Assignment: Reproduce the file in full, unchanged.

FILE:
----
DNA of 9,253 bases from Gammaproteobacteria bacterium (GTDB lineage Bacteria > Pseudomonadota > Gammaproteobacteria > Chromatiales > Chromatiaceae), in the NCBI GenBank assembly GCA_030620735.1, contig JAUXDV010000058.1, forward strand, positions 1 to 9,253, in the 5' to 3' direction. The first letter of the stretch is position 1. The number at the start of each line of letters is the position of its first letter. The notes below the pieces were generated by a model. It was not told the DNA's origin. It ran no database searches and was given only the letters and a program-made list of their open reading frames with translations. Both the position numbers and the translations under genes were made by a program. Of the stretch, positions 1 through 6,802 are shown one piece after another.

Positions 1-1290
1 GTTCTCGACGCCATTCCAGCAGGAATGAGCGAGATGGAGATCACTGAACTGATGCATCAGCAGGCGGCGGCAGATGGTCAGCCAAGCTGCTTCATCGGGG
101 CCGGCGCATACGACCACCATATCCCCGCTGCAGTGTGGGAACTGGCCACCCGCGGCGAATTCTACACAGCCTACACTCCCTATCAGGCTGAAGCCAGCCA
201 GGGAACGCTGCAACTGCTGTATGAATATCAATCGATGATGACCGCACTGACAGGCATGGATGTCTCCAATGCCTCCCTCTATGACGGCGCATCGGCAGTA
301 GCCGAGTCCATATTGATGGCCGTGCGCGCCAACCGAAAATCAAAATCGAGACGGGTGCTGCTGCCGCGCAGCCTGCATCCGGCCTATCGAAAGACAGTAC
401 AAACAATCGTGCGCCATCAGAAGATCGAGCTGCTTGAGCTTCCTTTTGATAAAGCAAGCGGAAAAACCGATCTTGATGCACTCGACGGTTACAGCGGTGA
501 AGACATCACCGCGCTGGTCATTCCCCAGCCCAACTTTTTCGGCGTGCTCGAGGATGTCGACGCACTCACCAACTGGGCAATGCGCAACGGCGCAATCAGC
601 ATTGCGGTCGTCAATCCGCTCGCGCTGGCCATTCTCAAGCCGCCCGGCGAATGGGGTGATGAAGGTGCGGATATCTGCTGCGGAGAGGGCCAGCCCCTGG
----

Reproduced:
DNA of 9,253 bases from Gammaproteobacteria bacterium (GTDB lineage Bacteria > Pseudomonadota > Gammaproteobacteria > Chromatiales > Chromatiaceae), in the NCBI GenBank assembly GCA_030620735.1, contig JAUXDV010000058.1, forward strand, positions 1 to 9,253, in the 5' to 3' direction. The first letter of the stretch is position 1. The number at the start of each line of letters is the position of its first letter. The notes below the pieces were generated by a model. It was not told the DNA's origin. It ran no database searches and was given only the letters and a program-made list of their open reading frames with translations. Both the position numbers and the translations under genes were made by a program. Of the stretch, positions 1 through 6,802 are shown one piece after another.

Positions 1-1290
1 GTTCTCGACGCCATTCCAGCAGGAATGAGCGAGATGGAGATCACTGAACTGATGCATCAGCAGGCGGCGGCAGATGGTCAGCCAAGCTGCTTCATCGGGG
101 CCGGCGCATACGACCACCATATCCCCGCTGCAGTGTGGGAACTGGCCACCCGCGGCGAATTCTACACAGCCTACACTCCCTATCAGGCTGAAGCCAGCCA
201 GGGAACGCTGCAACTGCTGTATGAATATCAATCGATGATGACCGCACTGACAGGCATGGATGTCTCCAATGCCTCCCTCTATGACGGCGCATCGGCAGTA
301 GCCGAGTCCATATTGATGGCCGTGCGCGCCAACCGAAAATCAAAATCGAGACGGGTGCTGCTGCCGCGCAGCCTGCATCCGGCCTATCGAAAGACAGTAC
401 AAACAATCGTGCGCCATCAGAAGATCGAGCTGCTTGAGCTTCCTTTTGATAAAGCAAGCGGAAAAACCGATCTTGATGCACTCGACGGTTACAGCGGTGA
501 AGACATCACCGCGCTGGTCATTCCCCAGCCCAACTTTTTCGGCGTGCTCGAGGATGTCGACGCACTCACCAACTGGGCAATGCGCAACGGCGCAATCAGC
601 ATTGCGGTCGTCAATCCGCTCGCGCTGGCCATTCTCAAGCCGCCCGGCGAATGGGGTGATGAAGGTGCGGATATCTGCTGCGGAGAGGGCCAGCCCCTGG